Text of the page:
According to the Canadian Red Cross, an average of 400 people drown each year, making it one of the leading causes of unintentional death in Canada for child ages one to four. For many Canadians, their water safety strategy includes not allowing their children to access a pool or water area, but that isn’t always the most effective plan, as it relies solely on verbal commands. It only takes seconds for a child to disappear and less than three centimeters of water for a baby to drown, meaning parents and caregivers must be vigilant when around water.
Shannon Scully-Pratt, Water Safety Program Representative with the Canadian Red Cross, admits that “swimming skills alone aren’t always enough to save a life. Learning to swim is important, but learning water safety is key to preventing an emergency in or on the water.”
Here are 10 things a parent must know before taking their child to an area with water, courtesy of the Canadian Red Cross.
- Regardless of the location, ensure children are supervised — even those who can swim
- Ensure your backyard pool is fully fenced with a self-closing, self-latching gate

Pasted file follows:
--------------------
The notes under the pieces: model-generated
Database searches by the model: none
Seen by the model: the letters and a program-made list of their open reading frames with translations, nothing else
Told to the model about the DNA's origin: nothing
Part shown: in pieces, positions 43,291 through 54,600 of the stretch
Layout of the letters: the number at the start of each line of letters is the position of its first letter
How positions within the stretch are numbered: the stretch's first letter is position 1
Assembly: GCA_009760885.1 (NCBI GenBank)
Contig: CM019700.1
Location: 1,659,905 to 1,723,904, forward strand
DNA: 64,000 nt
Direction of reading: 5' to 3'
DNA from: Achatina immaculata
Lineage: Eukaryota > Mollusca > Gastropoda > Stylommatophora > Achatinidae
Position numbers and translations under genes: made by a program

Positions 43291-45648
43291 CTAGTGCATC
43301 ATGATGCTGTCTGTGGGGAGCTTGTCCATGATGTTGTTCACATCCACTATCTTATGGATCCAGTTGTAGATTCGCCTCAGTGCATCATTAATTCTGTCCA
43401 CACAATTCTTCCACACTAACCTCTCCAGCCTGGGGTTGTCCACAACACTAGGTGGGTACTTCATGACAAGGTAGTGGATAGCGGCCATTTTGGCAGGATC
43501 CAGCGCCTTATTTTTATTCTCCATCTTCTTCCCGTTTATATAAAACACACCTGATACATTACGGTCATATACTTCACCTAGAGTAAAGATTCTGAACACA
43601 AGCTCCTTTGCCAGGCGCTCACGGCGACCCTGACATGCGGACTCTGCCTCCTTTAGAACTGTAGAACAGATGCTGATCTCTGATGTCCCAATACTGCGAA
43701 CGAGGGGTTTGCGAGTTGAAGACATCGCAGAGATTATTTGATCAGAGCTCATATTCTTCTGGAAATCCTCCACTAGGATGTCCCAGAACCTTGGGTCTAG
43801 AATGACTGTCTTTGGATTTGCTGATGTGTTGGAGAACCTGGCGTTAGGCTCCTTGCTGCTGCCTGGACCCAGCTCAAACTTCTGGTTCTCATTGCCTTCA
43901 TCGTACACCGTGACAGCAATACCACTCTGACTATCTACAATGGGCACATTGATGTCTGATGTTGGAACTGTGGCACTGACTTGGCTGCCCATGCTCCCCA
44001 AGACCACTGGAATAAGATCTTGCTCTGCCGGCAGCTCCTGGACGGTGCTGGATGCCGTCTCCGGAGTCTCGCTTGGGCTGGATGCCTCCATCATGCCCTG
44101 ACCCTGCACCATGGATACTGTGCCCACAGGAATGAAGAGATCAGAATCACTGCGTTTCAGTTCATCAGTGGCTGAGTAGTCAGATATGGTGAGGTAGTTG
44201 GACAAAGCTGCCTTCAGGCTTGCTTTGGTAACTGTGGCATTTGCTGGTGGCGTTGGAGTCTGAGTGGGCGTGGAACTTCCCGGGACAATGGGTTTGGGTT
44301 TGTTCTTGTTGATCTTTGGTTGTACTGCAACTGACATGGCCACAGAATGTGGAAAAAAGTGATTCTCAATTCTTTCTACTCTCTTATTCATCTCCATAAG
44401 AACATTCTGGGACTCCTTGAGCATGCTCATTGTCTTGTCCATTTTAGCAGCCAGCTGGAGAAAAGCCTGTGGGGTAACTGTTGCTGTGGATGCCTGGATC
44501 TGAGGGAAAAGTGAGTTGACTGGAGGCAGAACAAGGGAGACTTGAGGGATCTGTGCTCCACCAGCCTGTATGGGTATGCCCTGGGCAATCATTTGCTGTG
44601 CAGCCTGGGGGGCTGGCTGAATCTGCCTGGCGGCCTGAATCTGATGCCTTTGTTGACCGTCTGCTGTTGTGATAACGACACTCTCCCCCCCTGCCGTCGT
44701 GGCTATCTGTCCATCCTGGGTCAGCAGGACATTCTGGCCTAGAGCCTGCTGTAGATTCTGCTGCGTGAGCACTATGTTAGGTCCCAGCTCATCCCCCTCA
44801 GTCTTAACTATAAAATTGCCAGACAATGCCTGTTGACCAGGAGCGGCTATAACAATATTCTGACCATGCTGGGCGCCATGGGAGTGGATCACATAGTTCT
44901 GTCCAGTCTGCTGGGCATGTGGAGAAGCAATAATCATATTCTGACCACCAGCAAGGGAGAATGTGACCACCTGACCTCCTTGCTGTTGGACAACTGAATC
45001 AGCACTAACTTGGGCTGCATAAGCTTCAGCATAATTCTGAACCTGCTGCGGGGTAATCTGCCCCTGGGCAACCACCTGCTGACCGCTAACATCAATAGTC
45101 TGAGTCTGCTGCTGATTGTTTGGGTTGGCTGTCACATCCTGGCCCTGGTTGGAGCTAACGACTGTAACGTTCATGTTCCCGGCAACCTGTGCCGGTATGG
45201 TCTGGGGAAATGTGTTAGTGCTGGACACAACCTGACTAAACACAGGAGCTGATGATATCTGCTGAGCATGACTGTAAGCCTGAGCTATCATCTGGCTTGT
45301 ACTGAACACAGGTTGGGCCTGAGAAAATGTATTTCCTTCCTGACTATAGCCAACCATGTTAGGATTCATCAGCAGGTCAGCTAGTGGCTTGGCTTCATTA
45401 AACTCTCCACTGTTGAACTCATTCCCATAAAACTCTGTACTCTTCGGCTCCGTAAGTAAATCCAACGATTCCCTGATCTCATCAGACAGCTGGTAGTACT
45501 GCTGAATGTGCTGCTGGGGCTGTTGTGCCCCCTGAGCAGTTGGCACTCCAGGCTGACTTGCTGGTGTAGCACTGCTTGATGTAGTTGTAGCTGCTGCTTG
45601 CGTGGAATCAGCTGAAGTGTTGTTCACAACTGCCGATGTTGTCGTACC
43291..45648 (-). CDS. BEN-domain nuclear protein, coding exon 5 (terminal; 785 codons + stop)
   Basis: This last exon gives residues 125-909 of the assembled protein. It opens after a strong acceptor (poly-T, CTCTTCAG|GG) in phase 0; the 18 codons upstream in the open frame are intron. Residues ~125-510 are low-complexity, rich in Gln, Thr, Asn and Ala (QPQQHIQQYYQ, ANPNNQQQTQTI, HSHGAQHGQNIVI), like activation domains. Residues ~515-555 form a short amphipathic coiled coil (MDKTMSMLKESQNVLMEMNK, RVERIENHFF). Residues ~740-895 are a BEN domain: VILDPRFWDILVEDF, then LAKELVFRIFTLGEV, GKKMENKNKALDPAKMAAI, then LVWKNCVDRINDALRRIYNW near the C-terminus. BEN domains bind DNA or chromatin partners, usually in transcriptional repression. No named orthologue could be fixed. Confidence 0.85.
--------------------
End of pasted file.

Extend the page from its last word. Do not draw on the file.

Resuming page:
- Clear all toys from the water and away from the edge as they tempt children
- Ensure you (or the location you are visiting) has emergency equipment including a first-aid kit and a phone
- When boating, ensure everyone in the boat has their lifejacket on and fastened
- Consider requiring all non-swimmers to wear a lifejacket to keep them at the surface, making it easier for you to supervise them
- Avoid diving unless the individual is properly trained and after making sure the water is deep enough
- Play with care — don’t push or jump on others. Even the friendliest “dunking” game is dangerous
- Never underestimate the power of current: Swimmers or waders can be swept away in an instant
- Get trained through swimming and water safety lessons; get your Pleasure Craft Operator Card if you operate a boat; know how to respond in an emergency by taking first-aid lessons
Just like with any outdoor activities, it is important to also stay hydrated by drinking at least a half a cup of water for every half hour out in the sun and to stay protected by reapplying sunscreen every two hours. By being informed and proactive, you and your kids will have a fun, safe summer.